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RE: How herbivory developed among dinos

From: owner-dinosaur@usc.edu [mailto:owner-dinosaur@usc.edu]On Behalf Of philidor11 
Some time ago there were mentions on the list that various people were working on this topic.  Has anything been published?  Is the current hypothesis that there was a single radiation, apparently starting in South America, or did herbivory more likely develop among different groups in different places?
It looks as if herbivory twice early in Dinosauria (and many more times, independantly, later on within advanced maniraptoriforms, esp. birds).  Ornithischia and Sauropodomorpha seem to have evolved the condition convergently, as all the numerical phylogenetic analyses to date place sauropodomorphs closer to theropods than to ornithischians.  (In an alternative, appealing, but as yet unsupported scenario, Ornithischia and Sauropodomorpha form a clade, Phytodinosauria, which would support a single origin of herbivory).
However, the place of origin is something altogether different.  Remember that South America, North America, etc. are not independant entities at the dawn of the Age of Dinosaur, but simply parts of a single giant landmass, Pangaea.  We don't know where in Pangaea the first populations of ornithischians or sauropodomorphs arose.  Argentina has an excellent fossil record for the early Carnian (early Late Triassic) in its Ischigualasto Formation (which contains _Pisanosaurus_, the oldest known ornithischian), and somewhat more spotty evidence is from the same age in Brazil (including _Saturnalia_, a very primitive sauropodomorph).  However, there are lots of herbivorous dinosaur teeth and fragmentary skeletal elements from around the Late Triassic all over the world, not of all of which is confidently dated WITHIN the Late Triassic.  Some might be older than the Ischigualasto, for example.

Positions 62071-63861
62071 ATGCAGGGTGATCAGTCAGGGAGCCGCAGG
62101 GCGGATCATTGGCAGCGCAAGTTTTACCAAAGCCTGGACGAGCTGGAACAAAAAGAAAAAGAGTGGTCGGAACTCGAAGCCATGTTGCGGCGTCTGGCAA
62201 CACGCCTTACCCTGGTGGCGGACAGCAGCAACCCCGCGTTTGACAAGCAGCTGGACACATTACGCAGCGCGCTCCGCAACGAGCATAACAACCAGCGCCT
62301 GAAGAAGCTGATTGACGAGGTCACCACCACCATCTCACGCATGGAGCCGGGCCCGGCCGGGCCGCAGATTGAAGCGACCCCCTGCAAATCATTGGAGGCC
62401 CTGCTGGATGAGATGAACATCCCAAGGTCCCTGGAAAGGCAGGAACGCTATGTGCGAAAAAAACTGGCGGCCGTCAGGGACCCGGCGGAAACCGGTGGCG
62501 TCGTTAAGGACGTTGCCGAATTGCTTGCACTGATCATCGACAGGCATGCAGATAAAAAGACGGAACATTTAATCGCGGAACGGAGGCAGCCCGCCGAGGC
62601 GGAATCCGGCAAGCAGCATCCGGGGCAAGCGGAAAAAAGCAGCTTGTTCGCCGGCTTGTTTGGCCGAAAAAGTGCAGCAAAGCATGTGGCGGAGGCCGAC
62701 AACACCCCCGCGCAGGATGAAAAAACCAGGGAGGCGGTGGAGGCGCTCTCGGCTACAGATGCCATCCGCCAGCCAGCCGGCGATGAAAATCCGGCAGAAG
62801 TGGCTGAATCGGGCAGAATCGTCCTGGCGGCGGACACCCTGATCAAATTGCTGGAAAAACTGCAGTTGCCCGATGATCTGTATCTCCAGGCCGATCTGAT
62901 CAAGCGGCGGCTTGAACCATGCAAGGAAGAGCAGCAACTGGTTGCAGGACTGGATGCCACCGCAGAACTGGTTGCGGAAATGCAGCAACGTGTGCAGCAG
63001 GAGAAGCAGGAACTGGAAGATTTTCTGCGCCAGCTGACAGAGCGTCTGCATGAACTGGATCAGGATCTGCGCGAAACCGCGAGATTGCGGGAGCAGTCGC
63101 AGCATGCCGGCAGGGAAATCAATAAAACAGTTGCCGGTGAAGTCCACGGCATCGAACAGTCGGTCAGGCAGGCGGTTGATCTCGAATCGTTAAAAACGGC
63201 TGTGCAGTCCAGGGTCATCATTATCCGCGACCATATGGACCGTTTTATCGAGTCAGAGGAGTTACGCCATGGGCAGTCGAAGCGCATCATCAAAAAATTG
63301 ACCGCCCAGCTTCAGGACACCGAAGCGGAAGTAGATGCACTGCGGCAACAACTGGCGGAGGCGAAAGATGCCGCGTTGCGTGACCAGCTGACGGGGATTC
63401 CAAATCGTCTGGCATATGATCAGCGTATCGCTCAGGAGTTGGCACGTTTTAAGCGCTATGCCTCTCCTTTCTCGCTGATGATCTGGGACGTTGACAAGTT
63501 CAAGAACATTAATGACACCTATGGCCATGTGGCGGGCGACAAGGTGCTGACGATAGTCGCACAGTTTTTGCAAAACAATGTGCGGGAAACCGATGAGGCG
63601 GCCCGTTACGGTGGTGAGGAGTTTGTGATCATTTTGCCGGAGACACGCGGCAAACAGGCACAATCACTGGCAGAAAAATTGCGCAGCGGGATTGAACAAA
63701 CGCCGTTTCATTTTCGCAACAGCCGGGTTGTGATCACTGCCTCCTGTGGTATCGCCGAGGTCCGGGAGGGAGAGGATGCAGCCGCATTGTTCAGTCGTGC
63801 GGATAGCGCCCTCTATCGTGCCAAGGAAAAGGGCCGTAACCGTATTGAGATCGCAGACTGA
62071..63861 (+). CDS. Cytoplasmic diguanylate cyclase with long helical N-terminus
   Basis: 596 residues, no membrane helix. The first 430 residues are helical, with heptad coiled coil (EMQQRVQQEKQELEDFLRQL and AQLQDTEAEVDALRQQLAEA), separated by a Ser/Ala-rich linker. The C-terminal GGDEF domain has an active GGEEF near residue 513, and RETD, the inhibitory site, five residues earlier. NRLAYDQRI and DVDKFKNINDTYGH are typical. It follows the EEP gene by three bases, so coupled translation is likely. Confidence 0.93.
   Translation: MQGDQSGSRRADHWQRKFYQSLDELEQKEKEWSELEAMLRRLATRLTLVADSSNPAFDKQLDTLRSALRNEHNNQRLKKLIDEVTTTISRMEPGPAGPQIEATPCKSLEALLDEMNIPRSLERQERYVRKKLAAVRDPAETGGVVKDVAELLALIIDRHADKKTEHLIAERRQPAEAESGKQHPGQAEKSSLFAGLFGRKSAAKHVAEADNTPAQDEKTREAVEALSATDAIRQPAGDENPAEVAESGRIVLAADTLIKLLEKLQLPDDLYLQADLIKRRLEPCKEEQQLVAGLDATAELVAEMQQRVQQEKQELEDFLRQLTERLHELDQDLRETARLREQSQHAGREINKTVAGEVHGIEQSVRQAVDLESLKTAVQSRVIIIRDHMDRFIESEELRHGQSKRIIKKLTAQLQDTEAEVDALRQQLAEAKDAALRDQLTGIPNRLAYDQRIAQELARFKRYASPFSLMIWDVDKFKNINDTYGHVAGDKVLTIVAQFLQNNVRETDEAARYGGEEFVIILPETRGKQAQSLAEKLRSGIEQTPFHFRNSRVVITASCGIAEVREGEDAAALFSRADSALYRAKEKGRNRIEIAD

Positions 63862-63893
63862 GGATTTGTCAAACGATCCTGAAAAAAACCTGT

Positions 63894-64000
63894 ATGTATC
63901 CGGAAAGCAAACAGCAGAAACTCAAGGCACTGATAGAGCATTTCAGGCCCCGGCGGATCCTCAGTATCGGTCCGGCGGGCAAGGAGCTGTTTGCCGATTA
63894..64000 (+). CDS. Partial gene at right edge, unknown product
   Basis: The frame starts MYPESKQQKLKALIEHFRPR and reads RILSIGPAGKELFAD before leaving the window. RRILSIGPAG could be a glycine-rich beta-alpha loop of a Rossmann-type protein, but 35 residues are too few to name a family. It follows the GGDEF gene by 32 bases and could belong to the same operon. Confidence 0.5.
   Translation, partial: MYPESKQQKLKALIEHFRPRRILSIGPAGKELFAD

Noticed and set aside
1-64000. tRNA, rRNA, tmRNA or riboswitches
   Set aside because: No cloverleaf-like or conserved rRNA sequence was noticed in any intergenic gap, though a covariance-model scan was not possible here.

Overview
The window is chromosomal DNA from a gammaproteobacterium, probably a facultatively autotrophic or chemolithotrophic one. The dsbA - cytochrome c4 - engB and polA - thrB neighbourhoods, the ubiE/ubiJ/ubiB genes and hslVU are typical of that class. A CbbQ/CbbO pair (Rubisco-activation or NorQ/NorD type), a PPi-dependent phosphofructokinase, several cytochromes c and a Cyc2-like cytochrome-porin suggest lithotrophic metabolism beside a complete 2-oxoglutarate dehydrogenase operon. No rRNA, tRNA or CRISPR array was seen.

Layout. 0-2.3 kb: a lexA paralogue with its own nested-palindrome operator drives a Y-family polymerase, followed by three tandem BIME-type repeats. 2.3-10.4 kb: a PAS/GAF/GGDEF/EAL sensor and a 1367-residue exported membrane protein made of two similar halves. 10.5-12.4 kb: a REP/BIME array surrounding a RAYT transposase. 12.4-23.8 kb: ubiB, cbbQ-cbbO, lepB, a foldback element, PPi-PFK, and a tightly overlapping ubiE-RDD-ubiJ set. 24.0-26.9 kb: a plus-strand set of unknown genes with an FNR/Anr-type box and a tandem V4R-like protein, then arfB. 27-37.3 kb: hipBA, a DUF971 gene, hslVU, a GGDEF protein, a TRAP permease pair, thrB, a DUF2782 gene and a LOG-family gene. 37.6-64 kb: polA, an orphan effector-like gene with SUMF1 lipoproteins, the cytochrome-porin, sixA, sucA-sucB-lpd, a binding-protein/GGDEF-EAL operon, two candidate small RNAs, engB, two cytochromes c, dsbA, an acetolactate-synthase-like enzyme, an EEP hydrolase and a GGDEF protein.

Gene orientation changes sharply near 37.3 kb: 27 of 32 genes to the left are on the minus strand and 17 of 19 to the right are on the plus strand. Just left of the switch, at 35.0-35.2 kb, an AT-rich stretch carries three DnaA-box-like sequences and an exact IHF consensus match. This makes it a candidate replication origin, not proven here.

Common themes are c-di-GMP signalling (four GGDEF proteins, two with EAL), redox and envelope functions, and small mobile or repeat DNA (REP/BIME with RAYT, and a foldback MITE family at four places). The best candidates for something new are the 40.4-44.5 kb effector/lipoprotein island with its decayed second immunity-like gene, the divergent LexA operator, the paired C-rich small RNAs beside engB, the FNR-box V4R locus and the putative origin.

Recently some sauropodomorph material was described from Madagascan rocks interpreted as being Middle Triassic, making these the oldest dated dinosaurs.  However, the age dates were not established independant of the vertebrate fauna: instead, the age date is assigned primarily on the presence of forms (traversodont cynodonts, dicynodonts, rhychosaurines) which are typical of the Middle Triassic or the Carnian.  However, as they admit, it could be that these are late surviving members of these forms rather than some particularly early prosauropods.  Some data independant of the vertebrates (pollen, radiometric, etc.) would be extremely useful in resolving this issue.
Hope this helps.

                Thomas R. Holtz, Jr.
                Vertebrate Paleontologist
Department of Geology           Director, Earth, Life & Time Program
University of Maryland          College Park Scholars
                College Park, MD  20742      
Phone:  301-405-4084    Email:  tholtz@geol.umd.edu
Fax (Geol):  301-314-9661       Fax (CPS-ELT): 301-314-7843